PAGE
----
If I’d stuck with my original plan where all wards use the same base scores this wouldn’t happen. I might amend this so that if I do rearrange the scores, the settlement score must be equal to or greater than the lowest matching score among the wards. In all cases the settlement as a whole should be at least as strong — have a score no worse than — the weakest of its wards.

The qualities are pretty straightforward. Each ward can have up to three qualities.

  • Mercantile Ward is level 8, which means it can assign four ranks to qualities, no more than two to any one quality. Obviously gets Mercantile II (+2 to Trade checks, among other things), and I’ll assign Patrollers I (+1 to Stability) and Wealth I.
  • Crafter Ward is level 5, which means it can assign 3 ranks to qualities, no more than two to any quality. Craft (Leather) II (+2 to Craft checks) represents the fine leathers and leather products produced locally, and Industrial I suggests there’s a fair bit of other production done here.
  • Military Ward is level 3, which means it can assign 2 ranks to qualities, no more than 1 to any quality. There’s a decrepit old fort (Fortified I) and a small temple to the god of war (Religious I).

This is a higher-detail view of Port Elren than I started with, and I’m getting a better feel for the nature of the place. It’s a dirty industrial port town, still pretty rowdy in places, but busy and accumulating quite a coin for someone.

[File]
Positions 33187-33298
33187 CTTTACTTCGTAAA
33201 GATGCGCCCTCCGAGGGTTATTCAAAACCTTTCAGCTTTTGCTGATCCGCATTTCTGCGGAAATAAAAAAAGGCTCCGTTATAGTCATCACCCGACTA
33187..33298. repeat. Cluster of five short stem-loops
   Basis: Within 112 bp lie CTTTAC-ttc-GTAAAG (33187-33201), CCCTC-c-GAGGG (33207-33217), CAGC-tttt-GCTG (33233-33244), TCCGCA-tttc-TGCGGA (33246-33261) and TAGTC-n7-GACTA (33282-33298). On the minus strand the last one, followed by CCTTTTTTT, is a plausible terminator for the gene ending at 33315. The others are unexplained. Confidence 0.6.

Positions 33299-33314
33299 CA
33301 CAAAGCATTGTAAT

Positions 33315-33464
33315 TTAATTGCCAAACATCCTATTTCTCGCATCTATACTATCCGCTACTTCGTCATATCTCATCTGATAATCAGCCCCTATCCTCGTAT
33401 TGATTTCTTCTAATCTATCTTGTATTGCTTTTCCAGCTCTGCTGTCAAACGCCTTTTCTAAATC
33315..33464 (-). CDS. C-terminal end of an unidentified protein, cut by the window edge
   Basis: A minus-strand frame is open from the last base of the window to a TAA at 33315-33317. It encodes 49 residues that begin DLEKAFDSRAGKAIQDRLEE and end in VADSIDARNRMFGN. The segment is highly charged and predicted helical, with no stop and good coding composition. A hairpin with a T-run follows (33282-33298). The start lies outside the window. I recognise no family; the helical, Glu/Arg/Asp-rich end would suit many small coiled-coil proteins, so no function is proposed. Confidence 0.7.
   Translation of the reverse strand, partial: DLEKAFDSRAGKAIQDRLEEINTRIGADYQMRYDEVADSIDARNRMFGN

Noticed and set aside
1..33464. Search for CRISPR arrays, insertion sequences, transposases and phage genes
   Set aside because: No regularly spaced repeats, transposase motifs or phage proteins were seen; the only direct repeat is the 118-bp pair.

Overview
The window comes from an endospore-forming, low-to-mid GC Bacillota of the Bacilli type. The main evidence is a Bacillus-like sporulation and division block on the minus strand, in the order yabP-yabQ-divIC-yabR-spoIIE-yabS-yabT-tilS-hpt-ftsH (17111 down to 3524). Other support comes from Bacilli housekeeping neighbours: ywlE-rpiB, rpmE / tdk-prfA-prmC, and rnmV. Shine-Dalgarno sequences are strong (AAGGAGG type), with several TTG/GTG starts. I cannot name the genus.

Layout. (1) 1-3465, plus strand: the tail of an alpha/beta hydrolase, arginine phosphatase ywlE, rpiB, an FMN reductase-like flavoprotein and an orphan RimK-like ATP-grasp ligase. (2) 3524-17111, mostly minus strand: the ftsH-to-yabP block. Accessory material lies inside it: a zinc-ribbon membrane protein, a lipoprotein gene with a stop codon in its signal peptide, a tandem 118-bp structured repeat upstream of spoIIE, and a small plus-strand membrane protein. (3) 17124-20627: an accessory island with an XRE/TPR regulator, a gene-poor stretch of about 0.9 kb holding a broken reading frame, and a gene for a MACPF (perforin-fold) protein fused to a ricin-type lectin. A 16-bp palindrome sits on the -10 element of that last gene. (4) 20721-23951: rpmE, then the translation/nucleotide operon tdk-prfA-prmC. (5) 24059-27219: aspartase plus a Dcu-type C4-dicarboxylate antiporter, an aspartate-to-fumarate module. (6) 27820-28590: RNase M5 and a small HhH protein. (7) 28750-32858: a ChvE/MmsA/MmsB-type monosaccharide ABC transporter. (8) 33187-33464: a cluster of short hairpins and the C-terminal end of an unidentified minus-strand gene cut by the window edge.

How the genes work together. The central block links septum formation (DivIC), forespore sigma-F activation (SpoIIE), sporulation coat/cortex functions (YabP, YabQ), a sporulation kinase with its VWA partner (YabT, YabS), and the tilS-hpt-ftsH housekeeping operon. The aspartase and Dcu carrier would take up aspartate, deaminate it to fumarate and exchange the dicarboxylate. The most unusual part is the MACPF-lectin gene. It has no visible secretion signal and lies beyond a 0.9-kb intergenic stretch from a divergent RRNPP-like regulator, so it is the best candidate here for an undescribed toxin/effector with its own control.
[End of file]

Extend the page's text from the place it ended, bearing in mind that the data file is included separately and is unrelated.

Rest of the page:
I don’t know that I’d go to this level of detail for a town that I’m not expecting to use a lot, but I think there is some potential for this to be useful when developing a town the PCs are likely to be around for a while.

The next post in this series makes a big step, from the local scene to nation-wide.

Off the Path: City Construction, Part 2: Qualities

In my last post I talked about the basics of city construction. Settlements have

  • settlement scores analogous to characters’ ability scores, though applied to different purpose;
  • levels analogous to character levels, that influence the size and resources available;
  • population analogous to experience points (which will come into play more in the next article);
  • qualities that expand on and help provide texture for the settlement.

In this post I’m going to talk more about qualities.

Settlement Qualities

The Pathfinder GameMastery Guide defines a dozen qualities that influence the nature of a settlement. Each quality is basically binary (present or not) and has a fixed effect. For instance, the ‘Academic’ quality indicates that “the settlement possesses a school, training facility, or university of great renown. (Lore +1, increase spellcasting by 1 level)”, where ‘Lore’ is a score that “measures not only how willing the citizens are to chat and talk with visitors, but also how available and accessible its libraries and sages are”, and ‘spellcasting’ affects the highest-level spells available for purchase or hire in the settlement.

I’m not using the same scores as the Pathfinder GameMastery Guide, so obviously I can’t use the same qualities the same way.

Measuring Qualities